Representatives from the San Francisco Chronicle‘s employees unions met with Hearst officials to discuss possible layoffs and wage cuts today, confirms Chronicle spokesman Michael Keith. The layoffs, as I blogged earlier, are meant to offset the $50 million loss the Chronicle suffered last year. Hearst, which owns the paper, has threatened to try to sell it in the case that costs cannot be cut significantly; or close it altogether. No word yet on whether the unions have reached a deal with Hearst. “Today’s meeting was just the initial discussion,” says Keith. “We’re not really expecting anything to come from that.”
Hearst hasn’t laid out any specific timeline or number of positions to be cut, but one of the unions reports that as of today, at least 50 jobs will be axed. The union also said in a statement on its site that it’s discussing removing some jobs from union protection and outsourcing certain positions, among other options. Keith expects the next move is for the two employees unions to meet and discuss options jointly.
“It’s really a sign of market failure to imagine a major city like San Francisco without a daily paper,” says one Chronicle staffer. The staffer is anxious about the impending layoffs, or worse: if the Chronicle closes, 1,500 people will be jobless.
The Chron need only peer north for sorry company. Hearst also owns the Seattle Post-Intelligencer, which it plans to close or produce exclusively online if a buyer cannot be found by the end of March. And even if staff cuts could make up the $50 million, Hearst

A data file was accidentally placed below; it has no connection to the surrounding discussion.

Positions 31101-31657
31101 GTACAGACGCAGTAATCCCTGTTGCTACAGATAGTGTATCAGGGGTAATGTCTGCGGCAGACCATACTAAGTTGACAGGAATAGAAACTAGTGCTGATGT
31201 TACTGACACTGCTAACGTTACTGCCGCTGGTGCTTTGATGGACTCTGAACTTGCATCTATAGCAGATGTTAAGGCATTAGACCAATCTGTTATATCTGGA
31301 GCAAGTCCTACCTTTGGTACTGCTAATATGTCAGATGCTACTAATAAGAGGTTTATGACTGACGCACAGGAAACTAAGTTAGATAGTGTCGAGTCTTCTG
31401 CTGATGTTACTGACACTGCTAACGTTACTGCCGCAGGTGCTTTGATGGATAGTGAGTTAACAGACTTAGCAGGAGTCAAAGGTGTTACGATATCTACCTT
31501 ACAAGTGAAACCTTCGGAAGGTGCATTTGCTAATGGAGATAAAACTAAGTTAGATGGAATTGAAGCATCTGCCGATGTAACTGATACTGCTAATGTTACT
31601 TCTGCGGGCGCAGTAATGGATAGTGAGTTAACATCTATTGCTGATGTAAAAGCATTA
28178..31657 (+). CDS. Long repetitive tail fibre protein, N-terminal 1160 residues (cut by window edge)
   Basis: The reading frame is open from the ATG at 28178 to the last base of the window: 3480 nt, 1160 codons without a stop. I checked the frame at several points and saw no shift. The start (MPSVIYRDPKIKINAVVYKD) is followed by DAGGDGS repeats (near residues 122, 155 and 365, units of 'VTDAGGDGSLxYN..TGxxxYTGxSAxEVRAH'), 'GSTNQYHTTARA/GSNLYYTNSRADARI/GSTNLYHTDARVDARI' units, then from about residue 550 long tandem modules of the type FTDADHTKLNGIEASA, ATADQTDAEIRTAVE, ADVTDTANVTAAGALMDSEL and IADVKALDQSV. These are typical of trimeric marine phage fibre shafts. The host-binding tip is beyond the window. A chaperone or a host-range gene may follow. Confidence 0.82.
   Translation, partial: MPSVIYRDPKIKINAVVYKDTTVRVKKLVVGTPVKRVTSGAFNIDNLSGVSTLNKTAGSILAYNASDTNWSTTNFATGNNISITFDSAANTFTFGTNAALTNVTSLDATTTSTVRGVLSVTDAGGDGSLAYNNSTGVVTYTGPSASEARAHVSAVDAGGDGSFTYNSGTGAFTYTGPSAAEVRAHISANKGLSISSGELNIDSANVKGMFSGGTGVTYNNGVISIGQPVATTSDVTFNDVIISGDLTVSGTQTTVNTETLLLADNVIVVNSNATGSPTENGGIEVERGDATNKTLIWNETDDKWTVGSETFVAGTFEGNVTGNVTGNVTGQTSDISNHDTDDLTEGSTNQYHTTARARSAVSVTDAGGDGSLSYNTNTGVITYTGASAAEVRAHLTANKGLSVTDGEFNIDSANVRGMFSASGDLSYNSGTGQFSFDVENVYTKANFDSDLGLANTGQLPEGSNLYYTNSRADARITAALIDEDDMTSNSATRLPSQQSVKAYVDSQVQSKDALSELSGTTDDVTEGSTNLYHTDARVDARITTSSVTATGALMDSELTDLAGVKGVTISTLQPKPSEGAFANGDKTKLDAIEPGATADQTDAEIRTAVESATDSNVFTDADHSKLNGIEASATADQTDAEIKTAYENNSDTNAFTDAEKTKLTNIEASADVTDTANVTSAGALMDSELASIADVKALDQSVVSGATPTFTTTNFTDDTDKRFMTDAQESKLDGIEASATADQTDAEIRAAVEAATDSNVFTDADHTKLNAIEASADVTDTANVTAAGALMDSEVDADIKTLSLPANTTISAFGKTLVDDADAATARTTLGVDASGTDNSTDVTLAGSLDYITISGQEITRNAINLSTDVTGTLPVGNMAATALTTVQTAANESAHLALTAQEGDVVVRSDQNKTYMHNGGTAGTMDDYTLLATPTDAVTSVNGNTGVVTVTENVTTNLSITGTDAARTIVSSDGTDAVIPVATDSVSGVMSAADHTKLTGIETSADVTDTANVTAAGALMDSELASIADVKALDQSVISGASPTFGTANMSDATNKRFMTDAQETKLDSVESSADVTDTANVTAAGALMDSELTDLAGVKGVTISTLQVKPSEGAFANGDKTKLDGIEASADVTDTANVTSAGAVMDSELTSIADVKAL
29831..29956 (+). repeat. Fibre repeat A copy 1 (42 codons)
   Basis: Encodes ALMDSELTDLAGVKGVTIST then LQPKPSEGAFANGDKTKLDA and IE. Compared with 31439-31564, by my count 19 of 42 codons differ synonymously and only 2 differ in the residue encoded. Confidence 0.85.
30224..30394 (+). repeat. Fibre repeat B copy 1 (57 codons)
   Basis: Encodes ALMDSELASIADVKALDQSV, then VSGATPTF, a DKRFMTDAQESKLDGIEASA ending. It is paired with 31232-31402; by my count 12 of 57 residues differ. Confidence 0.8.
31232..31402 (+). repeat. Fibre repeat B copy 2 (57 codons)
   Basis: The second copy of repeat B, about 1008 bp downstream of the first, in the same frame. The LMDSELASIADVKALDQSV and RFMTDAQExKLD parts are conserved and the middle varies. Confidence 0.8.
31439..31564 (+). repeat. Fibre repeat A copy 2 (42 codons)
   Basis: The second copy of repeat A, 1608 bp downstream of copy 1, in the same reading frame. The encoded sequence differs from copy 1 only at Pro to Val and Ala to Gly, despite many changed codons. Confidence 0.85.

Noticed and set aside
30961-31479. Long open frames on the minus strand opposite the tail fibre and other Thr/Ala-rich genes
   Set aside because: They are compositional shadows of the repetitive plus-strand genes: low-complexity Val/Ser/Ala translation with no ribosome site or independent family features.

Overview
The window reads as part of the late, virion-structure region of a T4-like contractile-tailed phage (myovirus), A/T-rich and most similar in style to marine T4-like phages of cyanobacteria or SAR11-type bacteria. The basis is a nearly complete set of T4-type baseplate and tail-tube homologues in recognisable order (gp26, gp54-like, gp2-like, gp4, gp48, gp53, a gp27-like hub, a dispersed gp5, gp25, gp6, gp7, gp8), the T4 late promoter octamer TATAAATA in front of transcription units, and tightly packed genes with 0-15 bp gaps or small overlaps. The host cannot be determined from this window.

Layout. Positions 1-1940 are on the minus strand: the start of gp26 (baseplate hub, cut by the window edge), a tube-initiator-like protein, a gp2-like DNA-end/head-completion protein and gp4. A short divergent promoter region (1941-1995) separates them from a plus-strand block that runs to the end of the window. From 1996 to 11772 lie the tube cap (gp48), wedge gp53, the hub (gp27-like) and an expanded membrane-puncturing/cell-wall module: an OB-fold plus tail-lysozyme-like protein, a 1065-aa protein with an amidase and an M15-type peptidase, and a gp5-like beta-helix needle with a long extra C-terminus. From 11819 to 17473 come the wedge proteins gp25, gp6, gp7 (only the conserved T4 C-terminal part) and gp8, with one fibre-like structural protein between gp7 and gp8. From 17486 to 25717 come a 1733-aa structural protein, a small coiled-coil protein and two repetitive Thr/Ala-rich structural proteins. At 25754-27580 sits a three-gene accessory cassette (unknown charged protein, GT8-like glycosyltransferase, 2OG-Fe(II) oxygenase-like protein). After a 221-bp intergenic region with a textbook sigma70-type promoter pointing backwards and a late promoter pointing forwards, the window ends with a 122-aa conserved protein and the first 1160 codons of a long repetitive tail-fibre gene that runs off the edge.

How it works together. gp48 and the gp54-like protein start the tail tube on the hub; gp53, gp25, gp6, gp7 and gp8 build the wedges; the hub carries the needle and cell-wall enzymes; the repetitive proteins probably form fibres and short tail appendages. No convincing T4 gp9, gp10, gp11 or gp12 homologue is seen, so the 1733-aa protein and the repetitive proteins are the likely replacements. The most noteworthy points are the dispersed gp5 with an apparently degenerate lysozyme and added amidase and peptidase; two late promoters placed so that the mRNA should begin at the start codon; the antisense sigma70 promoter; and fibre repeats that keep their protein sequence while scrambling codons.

would still be stuck without a revenue stream. Currently, it costs $10
to produce and deliver a $2 Sunday Chronicle: yes, that’s right, ten dollars. Layoffs will barely alleviate that burden, and apparently the paper is hemorrhaging money, losing $1 million a week. It’d take a lot of Extra, Extra to pull out of that hole.
Spokesman Keith says not to expect any updates to the situation soon, but if any insiders with a scoop, e-mail me at jphillips at motherjones dot com, or catch me up in the comments. Some have theorized that Hearst’s threat to close the Chronicle
“within weeks” is nothing more than an attempt to intimidate the unions
or accomplish other nefarious corporate ends. To which I can only say,
nefarious? Hearst? Definitely plausible. Other theories?